Honest Trailers are written from a subjective perspective - that of the narrator Epic Voice Guy. The writers incorporate Epic Voice Guy's (fictional) personal history and viewpoint into the videos. For example, kids movies are narrated from the perspective of a Dad taking his kid to the theater (e.g. in the Finding Nemo Honest Trailer, the narrator noted that the film made him re-evaluate his "entire adult life). In addition, numerous Honest Trailers are narrated from the perspective of a fanboy (e.g. the Batman: The Killing Joke Honest Trailer took the angle of a long-time fan of the comic book. The narrator objected to the film's "wannabe edgy" content as a fan of its edgy source material). Similarly, Honest Trailers for 80's and 90's movies are written from the perspective a grown adult who first saw the films as a child (e.g., in the Hook Honest Trailer, the narrator reflected that the movie was much darker and slower than he remembered as a kid). Additionally, Honest Trailers for romantic movies have been narrated from the perspective of an uninterested boyfriend (e.g. The Notebook) and an unsatisfied husband (e.g. in the Fifty Shades Darker Honest Trailer, the narrator complained about the film's bland sex scenes because he "has a dull marriage".).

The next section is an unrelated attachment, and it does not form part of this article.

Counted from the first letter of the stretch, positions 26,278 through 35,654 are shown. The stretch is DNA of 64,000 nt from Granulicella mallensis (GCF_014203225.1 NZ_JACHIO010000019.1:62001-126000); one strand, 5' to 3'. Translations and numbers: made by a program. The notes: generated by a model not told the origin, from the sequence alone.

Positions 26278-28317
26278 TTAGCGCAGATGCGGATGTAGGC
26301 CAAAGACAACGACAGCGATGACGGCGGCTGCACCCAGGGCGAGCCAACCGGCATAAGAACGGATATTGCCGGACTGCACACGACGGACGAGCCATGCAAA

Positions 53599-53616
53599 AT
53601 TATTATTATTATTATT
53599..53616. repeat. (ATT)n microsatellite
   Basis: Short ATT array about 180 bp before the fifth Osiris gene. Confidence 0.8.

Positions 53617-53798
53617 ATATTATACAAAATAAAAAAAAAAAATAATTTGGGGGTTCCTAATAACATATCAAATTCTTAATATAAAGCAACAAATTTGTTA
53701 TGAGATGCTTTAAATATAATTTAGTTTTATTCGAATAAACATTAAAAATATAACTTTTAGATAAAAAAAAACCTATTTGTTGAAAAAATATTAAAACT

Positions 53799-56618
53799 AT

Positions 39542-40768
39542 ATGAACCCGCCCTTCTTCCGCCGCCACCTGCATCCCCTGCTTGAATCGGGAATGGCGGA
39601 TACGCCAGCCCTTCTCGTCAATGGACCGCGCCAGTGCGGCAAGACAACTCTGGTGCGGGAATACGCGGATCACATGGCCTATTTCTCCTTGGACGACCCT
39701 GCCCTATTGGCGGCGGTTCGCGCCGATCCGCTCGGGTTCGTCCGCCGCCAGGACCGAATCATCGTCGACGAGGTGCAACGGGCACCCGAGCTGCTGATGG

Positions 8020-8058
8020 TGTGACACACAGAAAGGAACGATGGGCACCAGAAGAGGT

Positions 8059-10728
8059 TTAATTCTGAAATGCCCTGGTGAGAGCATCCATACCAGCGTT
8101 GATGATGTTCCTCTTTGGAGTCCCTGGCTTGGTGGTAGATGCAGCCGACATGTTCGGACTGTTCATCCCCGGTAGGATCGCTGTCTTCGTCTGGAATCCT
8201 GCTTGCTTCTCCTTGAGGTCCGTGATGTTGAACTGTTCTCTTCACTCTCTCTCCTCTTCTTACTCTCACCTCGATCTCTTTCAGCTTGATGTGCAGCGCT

Over the years, Honest Trailers have developed several running jokes, including honest titles, vault episodes, career retrospective episodes, 'stares', 'bewbs,' parody song lyrics and the intermittent appearance of a velociraptor that shouts Alan! See the tropes page for more information.
Screen Junkies also occasionally produce other Honest Trailers that don't fit within their usual scope of film/TV parody such as a 2015 video that parodied the digital media conference the NewFronts and a 2017 video that parodied their web series Flick Bait. In addition, two spinoff series have been created: Honest Game Trailers and Honest Trailers Anime.